26. 26. Bronchodilators are the cornerstone of COPD treatment• Target airflow limitation → bronchodilating by altering airway smooth muscle tone• Improve emptying of the lung• Ideally: reduce hyperinflation at rest and during exercise GOLD 2011. Available from: Spencer et al. Cochrane Database Syst Rev 11;10:CD007033
    27. 27. GOLD 2011: Pharmacologic management of COPD*‡ (C) (D)GOLD 4  LABA+ICS or LAMA   LABA+ICS or LAMA ≥2 LABA+ICS and LAMA or LABA and LAMA LABA+ICS and PDE4-inh orGOLD 3 LABA and LAMA or LAMA and ICS or LAMA and PDE4-inh Exacerbations per year  SABA or SAMA prn  LABA or LAMA First choice;GOLD 2 1 Second choice LABA or LAMA or SABA and SAMA LABA and LAMA GOLD 1 0 (A) (B) mMRC 0−1 mMRC ≥2 CAT <10 CAT ≥10 GOLD 2011
    28. 28. BronchodilatorsLong acting bronchodilators are beneficial in not just interms of improving FEV1 and reducing exacerbations butalso by reducing resting and dynamic hyperinflationThere is a potential benefit in combining long actingbronchodilators from different pharmacological classes inCOPD patients (LABA and LAMA)
    29. 29. Dynamic Hyperinflation Exercise
    30. 30. Overview of bronchodilators approved in the last 5 years and in development for treatment of COPD Drug Class Route Company Development stage Indacaterol LABA Inhaled, QD Novartis Approved Olodaterol LABA Inhaled, QD BI Phase III Vilanterol LABA Inhaled, QD Theravance/GSK Phase II Aclidinium LAMA Inhaled, BID Almirall/Forest Approved Glycopyrronium LAMA Inhaled, QD Novartis ApprovedQD = once daily; BID = twice daily
    31. 31. The role of inhaled corticosteroids in COPD Where do they fit?
    32. 32. GOLD 2011: Pharmacologic management of COPD*‡ (C) (D)GOLD 4  LABA+ICS or LAMA   LABA+ICS or LAMA ≥2 LABA+ICS and LAMA or LABA and LAMA LABA+ICS and PDE4-inh orGOLD 3 LABA and LAMA or LAMA and ICS or LAMA and PDE4-inh Exacerbations per year  SABA or SAMA prn  LABA or LAMA First choice;GOLD 2 1 Second choice LABA or LAMA or SABA and SAMA LABA and LAMA GOLD 1 0 (A) (B) mMRC 0−1 mMRC ≥2 CAT <10 CAT ≥10 GOLD 2011
    33. 33. Inhaled Corticosteroids• Recommended prescription in combination with LABA in patients with FEV1<50% and exacerbations• Reduce exacerbation frequency by approximately 25% in most studies in patients of this phenotype• They are however overprescribed in COPD (often as monotherapy where there is limited evidence of efficacy)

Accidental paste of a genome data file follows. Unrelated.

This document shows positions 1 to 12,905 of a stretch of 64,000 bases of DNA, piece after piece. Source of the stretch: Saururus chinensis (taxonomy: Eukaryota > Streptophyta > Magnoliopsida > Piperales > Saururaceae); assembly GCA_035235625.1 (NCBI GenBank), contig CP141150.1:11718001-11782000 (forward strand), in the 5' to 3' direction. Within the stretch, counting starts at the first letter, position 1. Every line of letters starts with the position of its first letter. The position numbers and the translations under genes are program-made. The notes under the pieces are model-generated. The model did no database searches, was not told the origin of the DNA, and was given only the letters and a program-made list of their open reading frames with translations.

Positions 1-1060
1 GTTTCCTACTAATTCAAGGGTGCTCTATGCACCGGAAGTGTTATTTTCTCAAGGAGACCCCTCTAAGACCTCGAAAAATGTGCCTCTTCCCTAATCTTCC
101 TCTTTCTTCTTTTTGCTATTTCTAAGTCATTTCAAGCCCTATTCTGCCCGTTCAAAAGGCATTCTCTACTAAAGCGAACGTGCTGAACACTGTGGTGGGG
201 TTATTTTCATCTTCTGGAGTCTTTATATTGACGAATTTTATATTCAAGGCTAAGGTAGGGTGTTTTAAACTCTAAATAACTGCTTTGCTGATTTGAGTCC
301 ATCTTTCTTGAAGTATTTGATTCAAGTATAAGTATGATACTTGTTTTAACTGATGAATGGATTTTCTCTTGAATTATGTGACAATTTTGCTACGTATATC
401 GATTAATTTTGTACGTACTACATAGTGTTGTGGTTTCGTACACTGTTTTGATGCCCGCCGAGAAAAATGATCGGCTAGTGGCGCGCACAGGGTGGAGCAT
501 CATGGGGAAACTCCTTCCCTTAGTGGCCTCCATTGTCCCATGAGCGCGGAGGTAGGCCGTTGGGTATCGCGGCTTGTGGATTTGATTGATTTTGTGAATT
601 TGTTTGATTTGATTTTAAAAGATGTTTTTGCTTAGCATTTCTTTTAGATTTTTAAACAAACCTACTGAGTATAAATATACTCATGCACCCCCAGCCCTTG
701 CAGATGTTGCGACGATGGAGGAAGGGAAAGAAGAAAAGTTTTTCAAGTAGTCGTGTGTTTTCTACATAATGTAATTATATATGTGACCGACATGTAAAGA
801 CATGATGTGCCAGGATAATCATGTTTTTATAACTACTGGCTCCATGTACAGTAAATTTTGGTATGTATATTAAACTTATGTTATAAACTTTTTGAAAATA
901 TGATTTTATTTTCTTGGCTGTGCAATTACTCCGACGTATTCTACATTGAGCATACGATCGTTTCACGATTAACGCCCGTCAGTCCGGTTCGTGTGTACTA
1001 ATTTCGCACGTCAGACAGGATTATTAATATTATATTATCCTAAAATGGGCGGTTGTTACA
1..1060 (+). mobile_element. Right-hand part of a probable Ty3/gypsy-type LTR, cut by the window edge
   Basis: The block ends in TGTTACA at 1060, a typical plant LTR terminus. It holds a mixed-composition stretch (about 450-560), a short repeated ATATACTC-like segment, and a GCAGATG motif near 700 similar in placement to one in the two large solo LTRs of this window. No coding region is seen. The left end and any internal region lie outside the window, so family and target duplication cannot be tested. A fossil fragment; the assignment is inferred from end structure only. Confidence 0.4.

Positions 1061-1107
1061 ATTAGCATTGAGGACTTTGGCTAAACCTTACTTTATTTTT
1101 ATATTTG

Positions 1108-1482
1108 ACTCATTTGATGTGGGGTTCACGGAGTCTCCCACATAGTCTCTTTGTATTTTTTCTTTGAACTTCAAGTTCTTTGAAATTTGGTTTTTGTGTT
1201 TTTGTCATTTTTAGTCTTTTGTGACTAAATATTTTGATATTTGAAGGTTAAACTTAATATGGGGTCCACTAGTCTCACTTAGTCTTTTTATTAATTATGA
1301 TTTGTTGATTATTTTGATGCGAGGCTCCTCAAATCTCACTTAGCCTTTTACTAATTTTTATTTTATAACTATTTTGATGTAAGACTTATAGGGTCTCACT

34. 34. Clinical trial data show that many patients with moderate COPD are receiving ICS (1)GOLD I II III IVLong-actingbronchodilators 61.8 67.3 69.3 65.1SAMA 41.7 50.7 59.9 47.6SABA 68.8 76.3 78.9 73.2ICS 63.7 67.2 72.5 66.2Theophyllines 24.7 34.9 36.1 30.5*Total includes six Stage I (mild) patientsSAMA = short-acting muscarinic antagonist SABA = short-acting β2-agonist; ICS = inhaled corticosteroid Tashkin, et al. ATS 2006
    35. 35. Secondary endpoint: Change from baseline post-bronchodilator FEV1 (L) 0.1 0.09 Treatment TIO 0.08Change in Post-dose FEV1 (L) SFC 0.07 0.06 0.05 0.04 0.03 0.02 0.01 P=0.218 -2 10 22 34 46 58 70 82 94 106 Wedzicha et al AJRCCM 2008
    36. 36. Time to First Pneumonia adverse event 12 11 10Probability of Event (%) 9 8 7 6 5 4 Treatment 3 TIO 2 SFC 1 0 0 13 26 39 52 65 78 91 104 Time to Event (Weeks) Cox Hazard Ratio 95% CI p-value SFC vs TIO 1.94 (1.19, 3.17) 0.008 Wedzicha et al AJRCCM 2008
    37. 37. Nice outcome - smoking• People with COPD who smoke are regularly encouraged to stop and are offered the full range of evidence-based smoking cessation support.
    38. 38. Stop smoking• Encouraging patients with COPD to stop smoking is one of the most important components of their management• All COPD patients still smoking, regardless of age, should be encouraged to stop, and offered help to do so, at every opportunity• Record a smoking history, including pack years smoked• Offer nicotine replacement therapy, varenicline or bupropion (unless contraindicated) combined with a support programme to optimise quit rates [2010] [2004]